This is Part 2 of our look at ICT developments in 2009 and beyond. The discussion is structured by the typical marketing lifecycle implemented by ICT vendors.
Part 1 discussed the use of hype and spin in ICT marketing. The terms were applied to the increasing importance of cloud computing in 2009 and beyond.
In this part our focus is on smartphones.
As IP and IT lawyers we'll be monitoring in 2009 the business and software ecosystems around smartphones. This is because we serve the legal needs of those porting their products and service on smartphones, eg software application developers, website ventures, and publishers and other offline and online content owners.Turning back to cloud computing a clarification is appropriate before discussing smartphones and our next term involved in ICT marketing.
Buzz is our next term. In contrast to hype and spin, buzz is a positive word. It contrasts against the unreality at the core of hype and spin. Cash registers ring on buzz. Which brings us to smartphones and their increasing importance in 2009.
Ahead are more smartphones with better functionality for voice recognition, GPS, and docking into other devices. Moreover, ahead are smartphones with better software.
At least at the level of buzz, the business strategy wars are revolving around - Apple's 3G iPhone and its applications versus Google's Android (looking for smartphone hardware adopters) versus Research in Motion's improved Blackberry offerings - and all versus the rest.
Among the rest is the Sony Ericsson joint venture. In 2007 it sold 101.3 million units (Source: Wikipedia). It is experiencing a lack of buzz due to not having ready and available high end smartphones. It experienced falling prices and margins in 2008 (Source: BusinessWeek.com, 18 Oct 2008).
Against everyone Finland's Nokia remains way ahead in its global mobile phone market share. It aims to stay there focusing on improved features and value for money. With more buzz around the iPhone and Blackberry it is facing more competition. Recently it reported a 5% decline in revenues and 30% fall in net earnings (Source: BusinessWeek.com, 16 Oct 2008). Nonetheless, Nokia dominates with its mobile phone global market share of about 38% in Q3 of 2008, down from 39% in Q3 2007 and 40% in 2006 (Source: Wikipedia).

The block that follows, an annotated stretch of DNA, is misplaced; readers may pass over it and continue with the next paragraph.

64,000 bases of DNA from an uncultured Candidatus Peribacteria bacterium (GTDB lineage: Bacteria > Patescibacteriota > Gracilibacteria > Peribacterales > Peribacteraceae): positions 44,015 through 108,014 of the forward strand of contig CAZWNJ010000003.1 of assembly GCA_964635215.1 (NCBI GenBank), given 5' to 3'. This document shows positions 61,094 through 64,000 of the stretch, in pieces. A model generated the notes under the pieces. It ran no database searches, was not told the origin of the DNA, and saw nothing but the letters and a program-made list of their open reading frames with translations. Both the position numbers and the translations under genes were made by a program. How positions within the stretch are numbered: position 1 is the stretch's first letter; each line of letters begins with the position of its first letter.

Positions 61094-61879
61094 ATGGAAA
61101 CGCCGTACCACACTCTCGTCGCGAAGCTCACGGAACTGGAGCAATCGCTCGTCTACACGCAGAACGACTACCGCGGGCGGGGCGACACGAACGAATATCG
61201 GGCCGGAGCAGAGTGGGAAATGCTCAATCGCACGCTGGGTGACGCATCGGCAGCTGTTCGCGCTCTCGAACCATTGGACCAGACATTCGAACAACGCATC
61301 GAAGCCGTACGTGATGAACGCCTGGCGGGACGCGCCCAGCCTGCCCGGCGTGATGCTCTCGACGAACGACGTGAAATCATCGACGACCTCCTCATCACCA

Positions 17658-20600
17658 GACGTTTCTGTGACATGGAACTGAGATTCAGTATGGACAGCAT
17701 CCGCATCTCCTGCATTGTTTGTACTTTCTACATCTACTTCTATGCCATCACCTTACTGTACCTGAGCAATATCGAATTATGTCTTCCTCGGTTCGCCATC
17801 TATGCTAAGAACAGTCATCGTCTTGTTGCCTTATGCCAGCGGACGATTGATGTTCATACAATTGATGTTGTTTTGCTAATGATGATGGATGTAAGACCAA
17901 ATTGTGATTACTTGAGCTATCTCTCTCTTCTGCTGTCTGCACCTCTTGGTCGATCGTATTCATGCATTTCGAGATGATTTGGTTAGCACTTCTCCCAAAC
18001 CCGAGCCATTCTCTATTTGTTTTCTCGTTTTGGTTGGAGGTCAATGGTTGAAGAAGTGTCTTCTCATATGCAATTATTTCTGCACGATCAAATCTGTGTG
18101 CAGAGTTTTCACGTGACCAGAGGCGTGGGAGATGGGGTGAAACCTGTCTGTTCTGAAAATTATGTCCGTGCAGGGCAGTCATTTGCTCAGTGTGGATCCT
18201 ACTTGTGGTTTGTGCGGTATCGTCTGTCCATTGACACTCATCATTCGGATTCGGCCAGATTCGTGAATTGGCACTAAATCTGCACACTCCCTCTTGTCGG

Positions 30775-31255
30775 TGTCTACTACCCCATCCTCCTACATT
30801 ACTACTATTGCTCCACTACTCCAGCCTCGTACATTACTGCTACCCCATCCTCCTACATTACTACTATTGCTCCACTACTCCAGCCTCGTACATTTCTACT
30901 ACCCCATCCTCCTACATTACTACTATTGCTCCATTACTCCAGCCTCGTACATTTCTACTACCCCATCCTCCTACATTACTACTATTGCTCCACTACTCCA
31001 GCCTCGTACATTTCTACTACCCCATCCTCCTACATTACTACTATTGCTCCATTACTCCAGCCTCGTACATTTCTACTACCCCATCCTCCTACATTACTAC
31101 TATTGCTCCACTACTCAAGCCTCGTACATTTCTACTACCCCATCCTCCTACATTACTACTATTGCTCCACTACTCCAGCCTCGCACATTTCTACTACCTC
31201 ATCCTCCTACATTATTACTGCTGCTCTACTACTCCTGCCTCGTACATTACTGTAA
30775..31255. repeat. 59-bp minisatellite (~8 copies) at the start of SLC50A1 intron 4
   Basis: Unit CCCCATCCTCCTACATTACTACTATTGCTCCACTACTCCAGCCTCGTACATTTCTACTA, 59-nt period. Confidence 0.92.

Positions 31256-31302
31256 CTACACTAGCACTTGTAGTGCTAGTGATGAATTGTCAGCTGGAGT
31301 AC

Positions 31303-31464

In contrast to years ago, the buzz about mobile phones is over their software, rather than their form factor, touchy feely elements, or skin appearance. The Apple's iPhone is the epicentre of the buzz. It's made rapid fire progress as indicated by this iPhone timeline. Helping is the fact that Apple is an overall systems company (eg software + hardware + iTunes + Apple shops).
A comparison between the iPhone and Google's Android is available here at Popular Mechanics. Google's strength is in its clenched fist around search advertising and the relationship between online information publishers and users. Google is an intermediary, the classic middleman. It shapes the marketplace and then "sells" one to the other.
The strength of Research in Motion's Blackberry is that it remains its market share among people in business. For a good review and video of the Blackberry storm go here. In the second half of calendar 2008 reviewers of Blackberry devices compared it to the iPhone. Devices from Sony Ericsson, Nokia, Samsung and others seemed to be rarely in the picture.
Buzz helps those it favours to be the model selected in the parade.
Apparently buzz is critical in online marketing, not just ICT marketing. In a video interview for McKinsey Quarterly in September 2008, Dr Eric Schmidt (CE0, Google) observed: "You can have a long tail strategy, but you better also have a head, 'cause that's where all the revenue is."
Apple's done some sharp legal deals fueled by iPhone buzz. In late 2008 one of those deals proved very costly for Optus. Following its July 2008 iPhone launch it suffered a A$44 million "incremental impact" to its EBITDA as a result, even though there was "robust demand" for the phone. A statement released by the company noted that "higher subsidy costs are associated with iPhone 3G".
In 2009 as smartphones continue their move past hype, spin and buzz they will go deeper into the next stage. This is the stage at which an ICT offering becomes a habit. The habit stage in ICT marketing will be discussed in Part 3 of this series.